appellants fail to articulate how, if at all, the fact that some employees
received enhanced benefits under VSP Prime affects the benefits to
which appellants are entitled under P&RP. ERISA simply does not
prohibit an employer from offering some employees and not others
access to separate, additional plans with enhanced benefits. Consequently, appellants wholly fail to allege any redressable injury resulting from the selective availability of VSP Prime.
Furthermore, while appellants allege in their complaint that VSP
Prime was funded by the P&RP Trust, J.A. 16, this unsupported allegation is directly contradicted both by DuPonts affidavits and by the
VSP Prime documents. Appellants claim that VSP Prime is funded
by the P&RP Trust rests entirely on language in a memorandum
regarding the VSP Prime incentive at J.A. 111, which states in pertinent part that "[i]ncentive is paid from operating expense and regular
accrued benefit from the Pension Trust." Appellants contend that this
reference to payment of accrued benefit from the Pension Trust
creates a genuine issue of material fact because it is in conflict, they
insist, with the affidavit of Anne M. Cole, DuPonts Manager of Benefits, which states "VSP Prime benefits were paid from DuPonts general corporate assets or operating funds." J.A. 140.
Even assuming a facial conflict between these two statements, a
conflict we do not concede, the need to resolve actual conflicts and
ambiguities in the light most favorable to the party opposing summary
judgment does not require that we afford language a meaning
divorced from relevant facts in order to create an ambiguity. And, as
the record makes clear, VSP Prime, by its own terms, does not provide a "regular accrued benefit," so that the only accrued benefits paid
from the P&RP Trust were those required and payable under the
terms of the P&RP. These accrued benefits from the P&RP are relevant to VSP Prime only insofar as they are used as a figure from
which the VSP Prime incentive is calculated and adduced:1 VSP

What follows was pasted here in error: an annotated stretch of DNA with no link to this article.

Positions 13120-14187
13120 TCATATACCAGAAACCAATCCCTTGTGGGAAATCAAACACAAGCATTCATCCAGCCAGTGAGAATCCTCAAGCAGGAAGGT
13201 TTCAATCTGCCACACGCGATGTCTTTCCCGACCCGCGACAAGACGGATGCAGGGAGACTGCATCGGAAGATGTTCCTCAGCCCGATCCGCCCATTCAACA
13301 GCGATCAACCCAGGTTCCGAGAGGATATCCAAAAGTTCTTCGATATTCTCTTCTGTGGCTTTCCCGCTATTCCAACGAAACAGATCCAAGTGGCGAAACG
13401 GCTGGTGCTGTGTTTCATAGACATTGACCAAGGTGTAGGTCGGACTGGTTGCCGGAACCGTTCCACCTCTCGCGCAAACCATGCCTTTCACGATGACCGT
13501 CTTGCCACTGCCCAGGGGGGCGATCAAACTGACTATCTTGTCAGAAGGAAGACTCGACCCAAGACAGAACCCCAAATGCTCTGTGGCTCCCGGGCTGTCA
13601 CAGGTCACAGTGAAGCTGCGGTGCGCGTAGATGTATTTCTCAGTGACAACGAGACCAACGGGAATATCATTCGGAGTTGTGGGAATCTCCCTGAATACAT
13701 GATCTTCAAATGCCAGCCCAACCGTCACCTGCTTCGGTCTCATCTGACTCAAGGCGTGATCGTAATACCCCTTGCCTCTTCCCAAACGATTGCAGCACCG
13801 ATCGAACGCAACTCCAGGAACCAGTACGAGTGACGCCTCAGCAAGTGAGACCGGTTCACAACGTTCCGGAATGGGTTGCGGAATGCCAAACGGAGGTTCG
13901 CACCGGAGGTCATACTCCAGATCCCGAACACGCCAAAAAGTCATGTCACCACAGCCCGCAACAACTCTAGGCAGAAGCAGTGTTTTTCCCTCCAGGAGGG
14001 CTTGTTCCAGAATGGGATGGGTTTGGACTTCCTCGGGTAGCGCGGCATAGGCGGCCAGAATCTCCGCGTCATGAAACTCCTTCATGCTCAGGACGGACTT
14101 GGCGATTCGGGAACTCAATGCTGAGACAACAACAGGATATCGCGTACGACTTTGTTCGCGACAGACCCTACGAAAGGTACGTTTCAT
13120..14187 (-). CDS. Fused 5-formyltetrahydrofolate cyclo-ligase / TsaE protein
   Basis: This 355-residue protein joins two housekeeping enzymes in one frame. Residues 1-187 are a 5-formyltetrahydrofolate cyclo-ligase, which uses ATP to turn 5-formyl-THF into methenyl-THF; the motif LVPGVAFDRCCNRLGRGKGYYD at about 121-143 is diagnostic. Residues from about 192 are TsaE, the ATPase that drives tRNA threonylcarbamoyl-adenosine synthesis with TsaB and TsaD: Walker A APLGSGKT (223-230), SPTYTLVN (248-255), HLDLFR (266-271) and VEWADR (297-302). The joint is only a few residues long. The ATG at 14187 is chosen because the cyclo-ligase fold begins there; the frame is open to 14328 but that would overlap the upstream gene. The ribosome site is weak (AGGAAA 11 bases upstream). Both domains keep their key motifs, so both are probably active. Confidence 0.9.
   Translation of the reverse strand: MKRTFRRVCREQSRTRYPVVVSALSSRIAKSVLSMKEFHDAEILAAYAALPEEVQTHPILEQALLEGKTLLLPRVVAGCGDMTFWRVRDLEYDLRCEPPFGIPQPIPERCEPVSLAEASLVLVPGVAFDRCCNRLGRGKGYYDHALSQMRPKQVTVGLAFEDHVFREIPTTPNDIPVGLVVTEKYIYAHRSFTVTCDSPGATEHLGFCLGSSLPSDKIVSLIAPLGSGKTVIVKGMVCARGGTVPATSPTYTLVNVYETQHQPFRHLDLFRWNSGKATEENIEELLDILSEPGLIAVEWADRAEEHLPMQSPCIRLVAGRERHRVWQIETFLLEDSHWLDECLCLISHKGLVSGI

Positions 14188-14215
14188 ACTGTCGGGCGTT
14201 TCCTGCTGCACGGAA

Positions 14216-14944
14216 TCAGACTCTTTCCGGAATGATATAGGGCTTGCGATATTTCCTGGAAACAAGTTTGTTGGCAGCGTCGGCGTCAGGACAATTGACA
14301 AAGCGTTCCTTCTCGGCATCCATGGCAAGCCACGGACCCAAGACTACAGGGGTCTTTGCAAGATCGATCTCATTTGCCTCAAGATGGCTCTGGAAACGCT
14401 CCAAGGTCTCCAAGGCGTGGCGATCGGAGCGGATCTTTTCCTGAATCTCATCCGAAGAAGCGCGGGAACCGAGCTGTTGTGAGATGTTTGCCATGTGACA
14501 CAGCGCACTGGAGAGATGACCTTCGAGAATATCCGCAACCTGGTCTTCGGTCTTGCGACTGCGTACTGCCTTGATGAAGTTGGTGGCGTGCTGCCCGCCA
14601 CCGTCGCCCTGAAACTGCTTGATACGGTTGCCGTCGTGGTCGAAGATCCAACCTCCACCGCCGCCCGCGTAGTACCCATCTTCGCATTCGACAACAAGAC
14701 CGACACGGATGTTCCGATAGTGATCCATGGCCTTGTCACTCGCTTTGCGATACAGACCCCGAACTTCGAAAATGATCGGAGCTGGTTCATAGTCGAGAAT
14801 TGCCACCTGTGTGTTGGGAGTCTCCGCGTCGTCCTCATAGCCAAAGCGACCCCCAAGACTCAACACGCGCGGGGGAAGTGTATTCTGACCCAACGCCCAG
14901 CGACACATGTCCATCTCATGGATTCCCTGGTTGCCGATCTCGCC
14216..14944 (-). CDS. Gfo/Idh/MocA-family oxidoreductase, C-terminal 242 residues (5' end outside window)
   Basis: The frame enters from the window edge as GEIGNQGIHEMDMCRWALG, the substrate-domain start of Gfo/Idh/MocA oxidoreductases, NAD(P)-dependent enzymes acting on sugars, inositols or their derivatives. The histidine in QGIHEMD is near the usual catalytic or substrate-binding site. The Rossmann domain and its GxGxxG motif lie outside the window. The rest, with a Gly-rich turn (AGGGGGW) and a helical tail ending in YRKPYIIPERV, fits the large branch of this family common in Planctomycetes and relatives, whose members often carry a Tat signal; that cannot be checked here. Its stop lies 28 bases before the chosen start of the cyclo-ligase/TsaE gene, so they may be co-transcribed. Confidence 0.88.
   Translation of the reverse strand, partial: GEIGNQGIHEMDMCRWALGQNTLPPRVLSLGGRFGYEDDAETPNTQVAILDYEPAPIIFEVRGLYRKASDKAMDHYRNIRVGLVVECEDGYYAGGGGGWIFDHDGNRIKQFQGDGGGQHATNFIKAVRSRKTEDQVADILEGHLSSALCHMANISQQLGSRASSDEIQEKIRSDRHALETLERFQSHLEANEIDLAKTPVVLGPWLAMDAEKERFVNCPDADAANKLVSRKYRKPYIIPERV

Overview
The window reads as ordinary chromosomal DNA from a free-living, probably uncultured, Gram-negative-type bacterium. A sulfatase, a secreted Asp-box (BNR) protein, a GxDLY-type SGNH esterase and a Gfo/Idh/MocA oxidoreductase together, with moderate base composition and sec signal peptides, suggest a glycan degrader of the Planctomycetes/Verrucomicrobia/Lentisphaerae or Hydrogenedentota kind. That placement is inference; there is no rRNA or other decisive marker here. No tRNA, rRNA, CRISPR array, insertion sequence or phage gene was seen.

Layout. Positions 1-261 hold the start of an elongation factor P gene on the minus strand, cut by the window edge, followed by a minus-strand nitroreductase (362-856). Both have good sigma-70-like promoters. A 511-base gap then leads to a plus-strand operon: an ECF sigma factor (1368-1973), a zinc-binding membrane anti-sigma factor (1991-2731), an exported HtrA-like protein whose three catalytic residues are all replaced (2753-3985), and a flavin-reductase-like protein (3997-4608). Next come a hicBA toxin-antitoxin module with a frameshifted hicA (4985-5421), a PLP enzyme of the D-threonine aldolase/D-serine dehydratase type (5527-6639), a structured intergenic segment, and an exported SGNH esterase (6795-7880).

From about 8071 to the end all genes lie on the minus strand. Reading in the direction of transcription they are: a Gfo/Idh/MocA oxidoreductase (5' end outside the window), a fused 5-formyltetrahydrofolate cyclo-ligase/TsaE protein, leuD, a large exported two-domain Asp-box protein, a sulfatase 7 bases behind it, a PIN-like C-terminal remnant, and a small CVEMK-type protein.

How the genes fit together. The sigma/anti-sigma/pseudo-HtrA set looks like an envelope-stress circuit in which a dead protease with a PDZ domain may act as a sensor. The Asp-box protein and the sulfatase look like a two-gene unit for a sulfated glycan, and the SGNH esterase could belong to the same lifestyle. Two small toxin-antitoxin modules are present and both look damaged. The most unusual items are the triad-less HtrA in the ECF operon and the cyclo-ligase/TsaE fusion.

Furthermore, the VSP Prime plan summary clearly states that the
lump sum payments are "not from a qualified plan" (which the P&RP is),


Prime pays an amount that is "the actuarial equivalent of [an employees] pension benefit determined under Section XI of the Pension and
Retirement Plan, less the normal pension benefit determined under the
Pension and Retirement Plan." J.A. 118.
In final clarification of the difference between the VSP incentive
on the one hand, and accrued benefit under the P&RP on the other,
VSP Prime provides only a lump sum payment, payable in one or two
installments, as an incentive for the early separation and retirement of
employees specifically invited to participate. It is not, and does not
purport to be, a pension plan paying any "regular accrued benefit."2
J.A. 118-19. Consequently, appellants reliance on a passing reference
to accrued benefits under the Pension Trust as singular evidence that
the VSP Prime is funded by the Pension Trust is, at best, misplaced.
We need not, and do not, consider such unsupported speculation as
evidence of a controverted fact sufficient to withstand summary judgment. See Ash v. United Parcel Serv., Inc., 800 F.2d 409, 411-12 (4th
Cir. 1986). Ergo, we agree with the judgment of the district court that